The latest tarnish is sexual

First, from the Guardian:

A wave of claims about Donald Trump’s alleged sexual transgressions and inappropriate behaviour – in one case with a 10-year-old girl – has emerged, threatening the Republican presidential nominee’s already fragile campaign less than a month before election day.

Ever since video of the real estate mogul surfaced on Friday showing him bragging about how he could grab women’s genitals with impunity, more and more women have come forward to claim they were demeaned and touched inappropriately.

By late Wednesday evening the list of new allegations against Trump included:

  • two Miss USA contestants who claimed Trump deliberately walked in on them when they were naked in a dressing room.
  • two women who allege Trump groped or kissed them without consent – one in the first-class seat of an aircraft.
  • a claim by a woman that she was groped at a Trump event at his Mar-A-Lago estate in Florida.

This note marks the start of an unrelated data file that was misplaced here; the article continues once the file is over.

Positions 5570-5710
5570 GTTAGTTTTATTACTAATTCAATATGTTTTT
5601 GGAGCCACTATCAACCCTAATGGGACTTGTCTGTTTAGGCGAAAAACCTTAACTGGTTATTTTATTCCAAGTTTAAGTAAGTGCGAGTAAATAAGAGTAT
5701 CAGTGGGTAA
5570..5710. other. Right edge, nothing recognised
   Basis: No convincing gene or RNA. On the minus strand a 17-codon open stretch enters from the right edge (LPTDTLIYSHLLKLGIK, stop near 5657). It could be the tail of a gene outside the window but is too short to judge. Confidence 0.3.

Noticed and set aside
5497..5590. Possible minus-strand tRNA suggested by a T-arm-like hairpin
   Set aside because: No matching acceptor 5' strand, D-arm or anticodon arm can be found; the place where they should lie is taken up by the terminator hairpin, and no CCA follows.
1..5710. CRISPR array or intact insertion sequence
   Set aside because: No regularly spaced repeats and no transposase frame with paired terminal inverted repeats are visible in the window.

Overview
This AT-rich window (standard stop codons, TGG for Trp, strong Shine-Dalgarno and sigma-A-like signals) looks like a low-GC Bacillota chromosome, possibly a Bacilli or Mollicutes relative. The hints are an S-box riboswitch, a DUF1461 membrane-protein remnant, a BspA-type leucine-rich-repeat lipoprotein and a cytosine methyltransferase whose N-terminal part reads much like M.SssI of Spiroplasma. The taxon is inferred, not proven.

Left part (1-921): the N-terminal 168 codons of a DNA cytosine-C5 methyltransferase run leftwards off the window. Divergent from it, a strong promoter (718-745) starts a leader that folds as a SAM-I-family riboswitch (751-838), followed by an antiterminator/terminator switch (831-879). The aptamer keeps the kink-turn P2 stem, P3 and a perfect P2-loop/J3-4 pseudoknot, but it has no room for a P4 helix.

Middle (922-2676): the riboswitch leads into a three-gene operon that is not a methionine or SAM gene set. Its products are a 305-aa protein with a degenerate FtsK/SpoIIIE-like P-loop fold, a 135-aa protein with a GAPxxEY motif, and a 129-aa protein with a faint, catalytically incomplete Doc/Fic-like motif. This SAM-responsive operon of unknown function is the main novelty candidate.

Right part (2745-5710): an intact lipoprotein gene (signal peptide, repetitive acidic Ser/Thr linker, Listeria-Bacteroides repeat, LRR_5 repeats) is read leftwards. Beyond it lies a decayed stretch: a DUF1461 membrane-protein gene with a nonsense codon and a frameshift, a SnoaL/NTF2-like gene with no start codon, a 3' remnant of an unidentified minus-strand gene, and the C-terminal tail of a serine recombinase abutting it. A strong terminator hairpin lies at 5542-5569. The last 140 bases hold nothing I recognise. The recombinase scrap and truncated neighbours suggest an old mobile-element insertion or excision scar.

• a People magazine reporter who says Trump forced himself on her shortly before she was due to interview him and his wife in 2005.
  • an incident in which Trump appears to sexualize a 10-year-old girl.

An allegation in detail

From CBS News Digital:

As Republican nominee Donald Trump’s campaign tries to move past a recently released 2005 tape of his lewd remarks about women, more video of similar comments made by Trump is surfacing.

In an “Entertainment Tonight” Christmas feature in 1992, Trump looked at a group of young girls and said he would be dating one of them in ten years. At the time, Trump would have been 46 years old.

The video, released Wednesday evening, was shot at Trump Tower.

In the clip, Trump asks one of the girls if she’s “going up the escalator.” When the girl replies, “yeah,” Trump turns to the camera and says: “I am going to be dating her in 10 years. Can you believe it?”

It is not the first time Trump has made reference to his interest in dating much younger women.

In 2006, he made a similar comment about his own daughter, Ivanka Trump: “I’ve said that if Ivanka weren’t my daughter, perhaps I’d be dating her,” Trump said.